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Office Safety Health & Safety in the Office Environment V3.1 Feb 15, 2011.

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Presentation on theme: "Office Safety Health & Safety in the Office Environment V3.1 Feb 15, 2011."— Presentation transcript:

1 Office Safety Health & Safety in the Office Environment V3.1 Feb 15, 2011

2 2 Corporate Occupational Health & Safety September 2012 Pacific Safety Improvement Team Corporate Safety Director –Bureau M. Castro Manager HSE – Group Ron Henderson Europe Divisional Safety Director Americas Divisional Safety Director China Divisional Safety Director Pacific Divisional Safety Director China Safety Improvement Team Americas Safety Improvement Team Europe Safety Improvement Team Corporate Vice President, Occupational Health & Safety J. McDonald See Next Slide

3 3 ABS Group of Companies, Inc. (ABS Group) Health, Safety and Environment (HSE) Organizational Structure ABS Group Americas Regional HSE Coordinator ABS Group Europe Regional HSE Coordinator Country Level, HSE Coordinator ABS Group CEO Houston, Texas, USA ABS Group Asia Pacific Regional HSE Coordinator ABS Group Middle East Regional HSE Coordinator ABS Group HSE Manager Houston, Texas, USA Country Level, HSE Coordinator

4 4 Hazards We Encounter in Offices Ergonomic issues Fire and evacuation Electrical cords and equipment Heat-generating sources Hand/powered tools and equipment Office machines (copiers, paper cutters, shredders, jammed machines) Office chemicals Slips, trips, falls Housekeeping Furniture and layout Motor vehicle accidents

5 5 Slips, Trips & Falls The #1 cause of office employee injuries Level surfaces Elevated surfaces – standing on chairs, falling out of chairs, falling down stairs Manufacturing areas Parking lots Awareness Keep aisles clear Use the handrail on stairs Report deficient conditions to facilities maintenance Hold onto chair seats/arms when attempting to sit Approved step stools and ladders only Wipe up spills Walk, don’t run No horseplay!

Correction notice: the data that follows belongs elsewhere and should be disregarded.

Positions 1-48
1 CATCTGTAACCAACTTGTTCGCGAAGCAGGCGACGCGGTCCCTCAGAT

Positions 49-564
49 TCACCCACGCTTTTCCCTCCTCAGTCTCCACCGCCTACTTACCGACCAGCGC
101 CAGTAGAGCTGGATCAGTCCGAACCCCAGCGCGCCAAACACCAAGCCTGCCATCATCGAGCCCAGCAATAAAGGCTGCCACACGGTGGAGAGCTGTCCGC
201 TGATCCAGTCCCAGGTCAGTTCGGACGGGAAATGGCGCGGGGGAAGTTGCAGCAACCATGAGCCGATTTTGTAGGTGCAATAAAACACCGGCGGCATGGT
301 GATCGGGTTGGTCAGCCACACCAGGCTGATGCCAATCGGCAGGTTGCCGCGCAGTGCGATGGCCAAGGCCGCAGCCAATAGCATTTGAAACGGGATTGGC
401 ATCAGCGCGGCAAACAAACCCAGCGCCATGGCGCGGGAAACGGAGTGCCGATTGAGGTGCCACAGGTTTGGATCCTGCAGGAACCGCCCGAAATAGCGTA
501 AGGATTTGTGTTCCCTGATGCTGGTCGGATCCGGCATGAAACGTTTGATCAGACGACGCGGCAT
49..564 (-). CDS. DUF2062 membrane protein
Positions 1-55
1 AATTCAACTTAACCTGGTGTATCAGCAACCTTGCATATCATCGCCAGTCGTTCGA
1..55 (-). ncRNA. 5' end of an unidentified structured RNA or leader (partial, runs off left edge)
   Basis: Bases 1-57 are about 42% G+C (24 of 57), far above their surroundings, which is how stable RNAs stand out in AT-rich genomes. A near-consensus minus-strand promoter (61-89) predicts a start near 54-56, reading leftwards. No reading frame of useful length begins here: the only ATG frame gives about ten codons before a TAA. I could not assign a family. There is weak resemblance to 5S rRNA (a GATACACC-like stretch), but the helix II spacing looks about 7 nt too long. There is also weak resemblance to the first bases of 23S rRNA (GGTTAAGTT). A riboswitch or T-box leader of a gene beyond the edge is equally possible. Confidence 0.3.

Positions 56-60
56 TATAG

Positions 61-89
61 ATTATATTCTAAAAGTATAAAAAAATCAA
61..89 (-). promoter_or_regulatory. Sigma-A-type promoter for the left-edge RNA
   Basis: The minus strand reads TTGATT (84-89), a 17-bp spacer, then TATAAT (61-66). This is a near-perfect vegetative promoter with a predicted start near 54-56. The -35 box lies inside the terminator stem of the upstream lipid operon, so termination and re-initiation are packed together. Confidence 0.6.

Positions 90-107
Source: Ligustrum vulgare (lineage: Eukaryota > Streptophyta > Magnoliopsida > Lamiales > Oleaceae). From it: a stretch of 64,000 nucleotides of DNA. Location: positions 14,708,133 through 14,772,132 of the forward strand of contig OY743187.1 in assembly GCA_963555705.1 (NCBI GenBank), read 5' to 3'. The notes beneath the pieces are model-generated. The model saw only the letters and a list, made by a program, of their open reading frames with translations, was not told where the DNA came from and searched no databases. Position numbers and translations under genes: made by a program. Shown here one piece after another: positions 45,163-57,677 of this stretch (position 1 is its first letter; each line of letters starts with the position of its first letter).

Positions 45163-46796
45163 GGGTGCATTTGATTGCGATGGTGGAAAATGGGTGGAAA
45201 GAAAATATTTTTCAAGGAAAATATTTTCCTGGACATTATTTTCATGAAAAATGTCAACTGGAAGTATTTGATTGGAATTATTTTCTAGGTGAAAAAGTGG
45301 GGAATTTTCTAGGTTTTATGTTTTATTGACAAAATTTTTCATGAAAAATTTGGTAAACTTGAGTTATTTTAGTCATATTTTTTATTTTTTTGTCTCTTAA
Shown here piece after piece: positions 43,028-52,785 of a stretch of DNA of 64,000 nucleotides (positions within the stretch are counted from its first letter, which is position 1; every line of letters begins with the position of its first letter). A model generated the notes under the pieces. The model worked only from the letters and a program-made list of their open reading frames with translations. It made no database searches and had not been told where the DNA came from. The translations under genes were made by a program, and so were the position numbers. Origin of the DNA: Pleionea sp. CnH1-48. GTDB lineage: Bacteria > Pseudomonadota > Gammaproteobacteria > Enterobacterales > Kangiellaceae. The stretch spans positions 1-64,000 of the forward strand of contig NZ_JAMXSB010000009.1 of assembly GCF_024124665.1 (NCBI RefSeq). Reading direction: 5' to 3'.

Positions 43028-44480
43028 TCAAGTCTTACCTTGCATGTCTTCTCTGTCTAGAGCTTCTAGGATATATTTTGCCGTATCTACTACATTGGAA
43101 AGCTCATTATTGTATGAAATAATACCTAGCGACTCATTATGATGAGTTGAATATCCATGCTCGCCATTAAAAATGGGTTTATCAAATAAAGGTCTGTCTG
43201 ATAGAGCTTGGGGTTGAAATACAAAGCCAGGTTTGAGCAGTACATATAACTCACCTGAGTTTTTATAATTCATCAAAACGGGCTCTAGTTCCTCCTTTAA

6 6 Office Safety Store handbags, briefcases and other personal effects out of view Lock offices and file rooms at end of day Be aware of allowing people in your building/office that are not authorized or have an access badge

7 7 Office Layout Emergency exits and passageways established and maintained Furniture and equipment arranged, so far as possible, to: Avoid chairs and equipment jutting into walkways Avoid drawers from opening into walkways or doorways

8 8 Lighting Areas that are not lit adequately, or are lit too much, can cause headache, strain and fatigue Use adjustable task lighting for tasks that require greater illumination Take visual “breaks” every 30 minutes Get regular eye exams…let your eye doctor know if you are working at a computer

9 9 Housekeeping Poor Housekeeping Storage or placement of objects in aisles, below knee level, or on other office-type floor surfaces Overflowing, heavy wastebaskets Dust accumulations Good Housekeeping Maintaining condition of office equipment and work area Orderly arrangement in all areas, especially storage Storage must be 18” or more below sprinkler heads

10 10 Furniture Safety Chairs should remain squarely on the floor Casters on all chairs should be secured and all parts of the chair should be sturdy and should not present a hazard to the user Close drawers when not in use Open drawers slowly and carefully Avoid overloading filing cabinets and distribute the weight of materials stored in cabinet to avoid tipping Furniture should be selected and maintained without sharp edges, points, or burrs